Psychocity Tattoo & Apparel – Kamloops, BC
I’m Norm Gardner and I’ve been in the tattoo industry for fifteen years. I started creating art in my early childhood, and have developed my skills by using many different mediums. I’ve developed artwork for local businesses, motorcycle event posters, t-shirts and more.
I started my apprenticeship at Valhalla Tattoos in Regina, SK, then joined the team at Razmatazz Tattoo Shop. In 2003 I left there with former piercer, Drew, and together we opened Psychocity Tattoos – where quality is the NORM!
Do you have any favourite pieces you’ve worked on?
Some of my favourite pieces are actually collaboration pieces. I’ve had the pleasure of collaborating with Ryan Scarpino, Klym Mainland, and Steve M, on some pretty cool pieces. Collab pieces take your art to the next level! You get to work alongside another artist, who has a totally different style and process, and together you create art.
Mentors and favourite artists?
There are so many artists I look up to and follow, but those who have influenced me are: Bob Tyrell, Dino Cook, Tom Renshaw, and Carlos Torres. Some other honourable mentions who inspire me, and I’ve had the pleasure of forming friendships with, are: Scotty Ford, Monty Ricken, Greg Nicholson, Dallas Cruz, and Big Ceeze. I feel very fortunate to have had the opportunity to tattoo with such amazing artists in my career.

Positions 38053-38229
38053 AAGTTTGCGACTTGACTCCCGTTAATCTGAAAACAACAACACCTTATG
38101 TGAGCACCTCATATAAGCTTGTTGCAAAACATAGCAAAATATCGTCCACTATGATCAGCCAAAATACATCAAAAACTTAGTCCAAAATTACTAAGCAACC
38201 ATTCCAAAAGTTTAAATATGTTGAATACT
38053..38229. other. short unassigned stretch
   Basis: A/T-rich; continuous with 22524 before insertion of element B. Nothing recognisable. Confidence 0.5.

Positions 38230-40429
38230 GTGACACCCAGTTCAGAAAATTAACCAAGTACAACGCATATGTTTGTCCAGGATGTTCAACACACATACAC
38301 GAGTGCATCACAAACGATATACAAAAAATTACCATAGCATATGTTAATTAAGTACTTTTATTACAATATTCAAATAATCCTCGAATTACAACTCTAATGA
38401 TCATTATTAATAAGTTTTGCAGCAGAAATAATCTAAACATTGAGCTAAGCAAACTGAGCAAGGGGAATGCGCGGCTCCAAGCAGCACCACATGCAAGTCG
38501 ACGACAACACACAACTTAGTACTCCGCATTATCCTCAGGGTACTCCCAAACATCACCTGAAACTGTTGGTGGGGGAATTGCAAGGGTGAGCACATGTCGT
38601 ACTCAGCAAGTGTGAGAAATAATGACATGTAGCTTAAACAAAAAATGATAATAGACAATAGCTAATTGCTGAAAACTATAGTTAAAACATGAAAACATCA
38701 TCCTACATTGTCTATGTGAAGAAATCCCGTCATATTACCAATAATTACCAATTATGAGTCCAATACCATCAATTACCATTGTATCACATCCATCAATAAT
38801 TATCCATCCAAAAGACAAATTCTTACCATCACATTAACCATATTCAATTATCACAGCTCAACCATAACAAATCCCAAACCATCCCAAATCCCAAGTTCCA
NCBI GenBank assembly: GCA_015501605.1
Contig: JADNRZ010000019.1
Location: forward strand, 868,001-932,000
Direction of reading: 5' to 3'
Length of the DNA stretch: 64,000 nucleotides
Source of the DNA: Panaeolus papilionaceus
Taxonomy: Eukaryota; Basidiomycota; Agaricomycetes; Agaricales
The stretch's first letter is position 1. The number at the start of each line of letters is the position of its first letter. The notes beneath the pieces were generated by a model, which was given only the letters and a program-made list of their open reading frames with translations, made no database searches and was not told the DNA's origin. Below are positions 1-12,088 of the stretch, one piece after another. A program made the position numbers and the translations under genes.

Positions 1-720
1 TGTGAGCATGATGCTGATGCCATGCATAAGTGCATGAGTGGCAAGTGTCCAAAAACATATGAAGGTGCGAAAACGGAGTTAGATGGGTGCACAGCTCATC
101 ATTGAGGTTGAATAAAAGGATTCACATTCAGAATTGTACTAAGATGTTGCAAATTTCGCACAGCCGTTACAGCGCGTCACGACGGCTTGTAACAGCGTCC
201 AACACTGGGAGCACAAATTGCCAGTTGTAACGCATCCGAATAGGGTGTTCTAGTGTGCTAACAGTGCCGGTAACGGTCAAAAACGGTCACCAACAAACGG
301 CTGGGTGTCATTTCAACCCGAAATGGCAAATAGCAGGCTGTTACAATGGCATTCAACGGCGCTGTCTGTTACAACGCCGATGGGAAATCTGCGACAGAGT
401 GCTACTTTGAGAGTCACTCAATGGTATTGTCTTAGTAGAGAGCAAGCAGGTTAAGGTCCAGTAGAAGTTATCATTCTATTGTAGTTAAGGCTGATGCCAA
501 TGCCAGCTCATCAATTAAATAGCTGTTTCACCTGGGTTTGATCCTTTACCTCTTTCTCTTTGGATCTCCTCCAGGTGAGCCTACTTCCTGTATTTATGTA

You have an apprentice right now, can you tell us a bit about your experience as a mentor?
Yes, I’m working with a young and very talented artist named Kate Black. Apprenticeships nowadays are certainly different than they were back when I started. We used to make needles, scrub tubes, and use coil machines; now it’s all pre-made, and pre-packaged, with plug and play tattoo machines! We used to make every needle, scrub them, bag them, and sterilize them. We made stencils with a photocopier, NOT Photoshop! We took pictures of our work, waited a week for them to be developed, then placed them into photo albums in hopes that someone would come into the shop to see our work. There was no Instagram, no Facebook, and we didn’t pay $2000 for an ad in the phone book! Times have changed though, and as an artist, we need to adapt to these new changes while still teaching the fundamentals of tattooing to those who follow in our footsteps. I’m from the older generation, but I’m constantly learning from the newer guys and girls about technology coming to market. It’s important that we realize we can learn from one another, and grow together.